Six takeaways to help find a match

Employee recruiting is tough. Finding the right person to fill that empty spot in your agency can feel like slogging uphill in the mud.

While there are many avenues to filling positions (LinkedIn, GlassDoor, Zip Recruiter, word of mouth, etc.), not all these options bring in the best candidates. HomeCare reached out to industry leaders in HME and home health to ask what they look for when recruiting, and we put together this compilation of advice for you. Have a tip to share? Drop us a line at ecarey@cahabamedia.com or keasterling@cahabamedia.com.

Sherwin Sheik

Talk About Scenarios

We’ve found the best way to select great caregivers is to interview them with a focus on understanding a candidate’s past behavior. For example, we may ask a caregiver to describe how they handled working with a difficult client. This approach will help you understand the caregiver’s skill, knowledge about caring for specific clients and their ability to manage challenging cases.

— Sherwin Sheik, CEO, CareLinx

Jeff Baird

Be Aware of Obstacles

Before making a job offer, companies should inquire whether the applicant has any written agreements with former employers that could impact his/her work for the business. An applicant could be bound by a non-compete agreement that prohibits him/her from working in a specific field within a particular territory, following departure from his/her previous employer. That non-compete could be unrelated to the applicant’s work for the hiring company, or it could effectively keep him/her from working in the position for which he/she interviewed.

— Jeff Baird, Chairman of Healthcare Group, Brown & Fortunato P.C.

Dan Pahos

Consider Your Culture

Hire to your company culture, which means asking questions that relate to what your company expects from your caregivers. If you don’t know what your company culture is, then you better work on creating one. Use the TORC method when interviewing: Threat of Reference Check. Meaning, “When I call the reference you listed on the application, what will they tell me are your greatest strengths and areas of improvement?” Ask specific questions such as, “If the shift starts at 7 a.m., what time should you be there?” You’d be surprised how many applicants reply, “Within 15 minutes of starting, 7:15 a.m.”

— Dan Pahos, Franchise Owner, Home Instead Senior Care, Birmingham, Alabama

Gregg Timmons

Understand The 4 Cs

When I have hired great team members, I like to keep my 4 Cs in mind.

Competencies. Are you clear on what soft and hard skills you need for a particular role in your business? I look for quantifiable metrics on resumes and dive into these metrics during the interview process.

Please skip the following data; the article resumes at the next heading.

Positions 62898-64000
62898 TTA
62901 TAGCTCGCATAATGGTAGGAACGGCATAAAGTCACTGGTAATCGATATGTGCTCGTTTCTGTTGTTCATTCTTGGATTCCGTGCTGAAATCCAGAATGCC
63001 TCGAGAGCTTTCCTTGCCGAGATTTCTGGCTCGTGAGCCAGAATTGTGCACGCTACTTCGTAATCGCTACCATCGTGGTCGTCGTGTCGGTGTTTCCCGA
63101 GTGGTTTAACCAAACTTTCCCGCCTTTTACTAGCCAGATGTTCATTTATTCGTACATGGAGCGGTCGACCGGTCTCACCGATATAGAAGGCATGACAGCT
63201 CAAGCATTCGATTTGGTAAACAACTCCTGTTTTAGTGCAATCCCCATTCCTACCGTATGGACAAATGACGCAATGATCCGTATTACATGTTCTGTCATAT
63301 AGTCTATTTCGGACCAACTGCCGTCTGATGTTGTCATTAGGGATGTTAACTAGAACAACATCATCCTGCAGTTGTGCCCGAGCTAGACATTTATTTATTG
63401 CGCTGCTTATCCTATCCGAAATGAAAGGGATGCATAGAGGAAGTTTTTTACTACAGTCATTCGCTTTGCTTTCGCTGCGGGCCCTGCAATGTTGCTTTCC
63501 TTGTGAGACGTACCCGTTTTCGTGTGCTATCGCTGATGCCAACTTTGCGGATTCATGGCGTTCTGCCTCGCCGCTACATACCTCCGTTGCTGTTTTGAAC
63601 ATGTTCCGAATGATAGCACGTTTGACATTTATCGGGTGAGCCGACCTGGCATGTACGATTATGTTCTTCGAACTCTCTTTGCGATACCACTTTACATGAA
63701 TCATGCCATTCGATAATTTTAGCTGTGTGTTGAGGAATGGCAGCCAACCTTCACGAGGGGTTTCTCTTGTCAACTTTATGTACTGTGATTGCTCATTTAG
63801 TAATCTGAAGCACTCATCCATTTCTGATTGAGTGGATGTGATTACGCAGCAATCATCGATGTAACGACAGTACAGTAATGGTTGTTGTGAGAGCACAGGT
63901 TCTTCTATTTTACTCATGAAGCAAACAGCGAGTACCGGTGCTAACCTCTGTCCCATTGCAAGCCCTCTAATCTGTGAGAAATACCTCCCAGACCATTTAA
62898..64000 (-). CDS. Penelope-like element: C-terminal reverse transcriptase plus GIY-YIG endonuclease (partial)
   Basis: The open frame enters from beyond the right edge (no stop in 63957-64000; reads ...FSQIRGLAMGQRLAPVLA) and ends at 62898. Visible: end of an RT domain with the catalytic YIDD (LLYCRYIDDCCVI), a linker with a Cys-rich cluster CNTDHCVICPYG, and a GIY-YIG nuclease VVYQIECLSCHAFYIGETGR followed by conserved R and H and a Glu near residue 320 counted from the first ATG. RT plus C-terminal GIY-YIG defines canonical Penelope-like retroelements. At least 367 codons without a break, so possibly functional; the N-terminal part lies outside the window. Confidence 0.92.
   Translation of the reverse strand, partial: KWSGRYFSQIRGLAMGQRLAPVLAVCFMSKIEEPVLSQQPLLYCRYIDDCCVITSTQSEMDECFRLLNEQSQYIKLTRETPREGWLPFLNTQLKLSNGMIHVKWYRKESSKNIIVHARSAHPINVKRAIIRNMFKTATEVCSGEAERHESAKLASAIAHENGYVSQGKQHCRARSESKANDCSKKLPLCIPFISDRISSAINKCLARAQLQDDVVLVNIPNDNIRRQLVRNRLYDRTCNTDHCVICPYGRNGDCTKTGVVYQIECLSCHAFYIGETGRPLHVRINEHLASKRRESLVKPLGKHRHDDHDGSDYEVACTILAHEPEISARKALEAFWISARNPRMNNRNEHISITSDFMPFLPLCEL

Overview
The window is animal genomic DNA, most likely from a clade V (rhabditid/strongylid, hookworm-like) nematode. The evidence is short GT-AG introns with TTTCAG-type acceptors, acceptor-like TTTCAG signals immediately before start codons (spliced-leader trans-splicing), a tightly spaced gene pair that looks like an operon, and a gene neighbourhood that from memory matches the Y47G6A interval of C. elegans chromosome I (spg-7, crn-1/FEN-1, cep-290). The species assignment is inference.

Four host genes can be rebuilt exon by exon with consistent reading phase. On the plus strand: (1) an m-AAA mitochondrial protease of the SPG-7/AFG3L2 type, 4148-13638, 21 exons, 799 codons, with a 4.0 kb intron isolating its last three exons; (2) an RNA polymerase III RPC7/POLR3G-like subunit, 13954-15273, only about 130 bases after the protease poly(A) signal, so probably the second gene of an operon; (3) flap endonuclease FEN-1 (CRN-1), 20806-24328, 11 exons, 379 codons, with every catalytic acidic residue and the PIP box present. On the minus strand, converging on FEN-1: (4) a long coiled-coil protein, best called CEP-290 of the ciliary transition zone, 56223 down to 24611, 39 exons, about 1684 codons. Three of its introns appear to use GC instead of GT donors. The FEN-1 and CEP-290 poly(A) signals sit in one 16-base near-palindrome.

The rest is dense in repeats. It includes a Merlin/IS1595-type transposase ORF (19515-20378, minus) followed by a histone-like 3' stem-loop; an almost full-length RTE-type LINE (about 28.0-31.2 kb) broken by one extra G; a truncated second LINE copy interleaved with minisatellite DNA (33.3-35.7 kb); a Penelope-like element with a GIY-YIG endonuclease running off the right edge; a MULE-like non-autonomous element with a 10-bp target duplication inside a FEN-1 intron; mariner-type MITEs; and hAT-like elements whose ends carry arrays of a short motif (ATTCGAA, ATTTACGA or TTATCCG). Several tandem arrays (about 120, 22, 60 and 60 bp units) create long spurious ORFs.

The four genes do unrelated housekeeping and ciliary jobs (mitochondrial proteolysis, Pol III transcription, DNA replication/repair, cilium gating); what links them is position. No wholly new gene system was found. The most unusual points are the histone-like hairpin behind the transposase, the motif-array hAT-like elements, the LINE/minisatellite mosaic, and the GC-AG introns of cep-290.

Culture. I recommend writing down descriptors of the cultural atmosphere of your business, both as it is now and what you would like it to be. Ensure candidates align with the culture of your business. The worst hire you can make is one where the candidate can do the job well but doesn’t align with your organization’s culture.

Contacts. Who does the candidate know in the industry? I’ve found the best candidates come from people you know and trust. Is the candidate in tune with the industry and know what’s happening?

Compensation. “Compensation drives behavior.” State how you want your team members to act and tailor the compensation package to reinforce these behaviors.

— Gregg Timmons, CEO, Apacheta Corporation

Mike Sperduti

Never Underestimate Outsiders

Today, you need a workforce that has the right mental makeup, experience and skill set to meet new and evolving challenges. Age and industry experience are irrelevant. I look for talent outside the industry, who bring a track record in tough, competitive industries such as insurance. Product and market information is easy to learn. I am looking to hire people who have a passion for excellence, competition and winning. They need to be lifelong learners who have the capacity to embrace new ideas and technologies. Verify with references their previous track record of performance, and use personality testing to make sure they have the traits they need to be successful in your world. Most likely these high performers have jobs so they must be recruited away. Have an attractive offer to win them over. Using a professional recruiter who specializes in the type of position you are looking to hire is a fantastic option.

— Mike Sperduti, President, Emerge Sales

Bradley M. Smith

Act Fairly and Decisively

Treat candidates like customers. Treating candidates like supplicants not only alienates them, but gives your company a bad reputation. Make sure that everyone who applies is given a genuinely fair shot at being considered, and that he or she receives follow-up and closure regardless of the outcome. Limit the number of interviewers. Some interviewers are simply gun-shy and will say, “No,” to everyone because they are afraid of making a hiring mistake. Others say, “Yes,” even when it’s not the right fit because they don’t want to be the bad guy. Move quickly when you find the right person. Some people wait until they have seen several candidates before making a decision, even if they find one who fits well. When you have someone that fits well, move quickly, before they get hired by someone else.

— Bradley M. Smith, Managing Director and Partner, Vertess